Competency as a parent is usually accepted as being quite common, built into the structure of all human beings, particularly women, and invulnerable to all stress. "Women know the way to rear up children (to be just)" wrote Elizabeth Barrett Browning.1 William Cullen Bryant said, "We thank Thee for the ties that bind the mother to the child she bears."2 And, of course, the Third Commandment is "Honor thy father and thy mother."
But pediatricians, as they gain experience, become aware of the vagaries and variability of life and of the fact that not all children or parents are alike. It also becomes apparent that the maxim that natural parents are always the best parents must be recognized as a myth rather than a reality. "Blood is thicker than water" may be a physiologic truth, but it is sometimes a psychologic error.
This article is directed towards an examination of the clinical problems that result from deficiencies in the ability to parent and their diagnosis and treatment. For normal growth and development of a child, emotional attachments (bonding) must occur between the infant and the mother or other primary caretaker. These emotional ties begin with the first thoughts parents have about their roles, harking back to early experiences with their own parents. Though usually thought of as God given, the ability to parent is in great measure a learned experience. Erikson3 has written about the basic trust developed during the continuous interaction of the infant with those who care for him. Distress is relieved, comfort is given, and the infant learns that the world is a friendly, caring one.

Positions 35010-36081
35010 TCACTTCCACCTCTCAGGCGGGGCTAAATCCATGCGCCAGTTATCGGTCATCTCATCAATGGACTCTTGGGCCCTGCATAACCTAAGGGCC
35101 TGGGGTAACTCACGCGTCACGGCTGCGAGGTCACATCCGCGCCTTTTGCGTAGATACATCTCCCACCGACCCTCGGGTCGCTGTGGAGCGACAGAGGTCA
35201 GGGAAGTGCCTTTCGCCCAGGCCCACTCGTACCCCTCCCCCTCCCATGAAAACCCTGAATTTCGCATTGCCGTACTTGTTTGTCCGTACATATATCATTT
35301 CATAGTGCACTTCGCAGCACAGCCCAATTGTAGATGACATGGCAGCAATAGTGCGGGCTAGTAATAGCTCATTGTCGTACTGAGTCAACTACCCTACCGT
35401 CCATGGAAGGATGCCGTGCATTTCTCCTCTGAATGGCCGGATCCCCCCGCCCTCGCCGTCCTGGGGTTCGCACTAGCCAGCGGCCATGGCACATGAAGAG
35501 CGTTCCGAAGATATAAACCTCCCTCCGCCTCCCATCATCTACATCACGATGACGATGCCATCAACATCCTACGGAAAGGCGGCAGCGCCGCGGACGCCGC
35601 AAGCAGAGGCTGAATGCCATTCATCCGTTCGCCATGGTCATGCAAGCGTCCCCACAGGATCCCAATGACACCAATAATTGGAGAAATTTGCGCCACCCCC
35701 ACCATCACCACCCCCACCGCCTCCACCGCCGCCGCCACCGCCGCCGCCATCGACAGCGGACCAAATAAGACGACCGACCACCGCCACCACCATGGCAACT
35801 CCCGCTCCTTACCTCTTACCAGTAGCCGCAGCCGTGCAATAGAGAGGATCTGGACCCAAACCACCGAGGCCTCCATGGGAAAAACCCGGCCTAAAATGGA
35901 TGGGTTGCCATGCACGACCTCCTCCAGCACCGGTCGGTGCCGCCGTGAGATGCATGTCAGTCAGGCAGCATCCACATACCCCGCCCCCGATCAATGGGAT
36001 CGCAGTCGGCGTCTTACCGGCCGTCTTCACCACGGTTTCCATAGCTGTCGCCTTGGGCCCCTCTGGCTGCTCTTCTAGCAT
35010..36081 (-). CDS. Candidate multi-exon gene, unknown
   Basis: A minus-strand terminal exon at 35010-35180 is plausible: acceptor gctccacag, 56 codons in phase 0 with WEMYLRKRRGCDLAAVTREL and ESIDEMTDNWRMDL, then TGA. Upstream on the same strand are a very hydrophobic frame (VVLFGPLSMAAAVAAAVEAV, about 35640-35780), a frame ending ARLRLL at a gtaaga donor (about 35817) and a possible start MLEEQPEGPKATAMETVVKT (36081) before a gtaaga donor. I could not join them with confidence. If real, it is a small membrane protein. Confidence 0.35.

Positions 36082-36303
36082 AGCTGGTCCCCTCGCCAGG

Infants who are neglected or are cared for in fragmented, episodic, hot-one-minutecold-the-next ways do not develop the same sense of trust or confidence in their ability or in the world around them to relieve their discomfort. This group of infants suffer from such ills as failure to thrive, accidents and poisonings, and neglect or even abuse.*
Even in the most difficult of environments, some children manage to survive. A psychologist at the University of Minnesota, Dr. Norman Garmezy,4 calls such children "invulnerable." But we shall consider the clinical syndromes the average child, or even the vulnerable one, may present to the pediatrician. These syndromes are the result of less than adequate concern for the developing child. Infants and young children who are, of necessity, more dependent on their caretakers will be the focus of our discussion.
Child-care practices range from the unsafe (for instance, putting an active 15 -month-old child in an unstable high chair) to the neglectful, abusive, or, on occasion, murderous. We shall also consider the intent of these acts, whether premeditated or unconscious lapses of control, on the part of parents. (The former are a matter of concern more to lawyers, police, and the courts than to the pediatrician.
There may be a blending of one syndrome with another; one may find in a single family a history of unsafe practices, frequent accidents, child neglect, and abuse of one or several children. Families may do excellent jobs of caring for children, but moments of carelessness do occur, for parents are human and not perfect. The case of Danny is an example.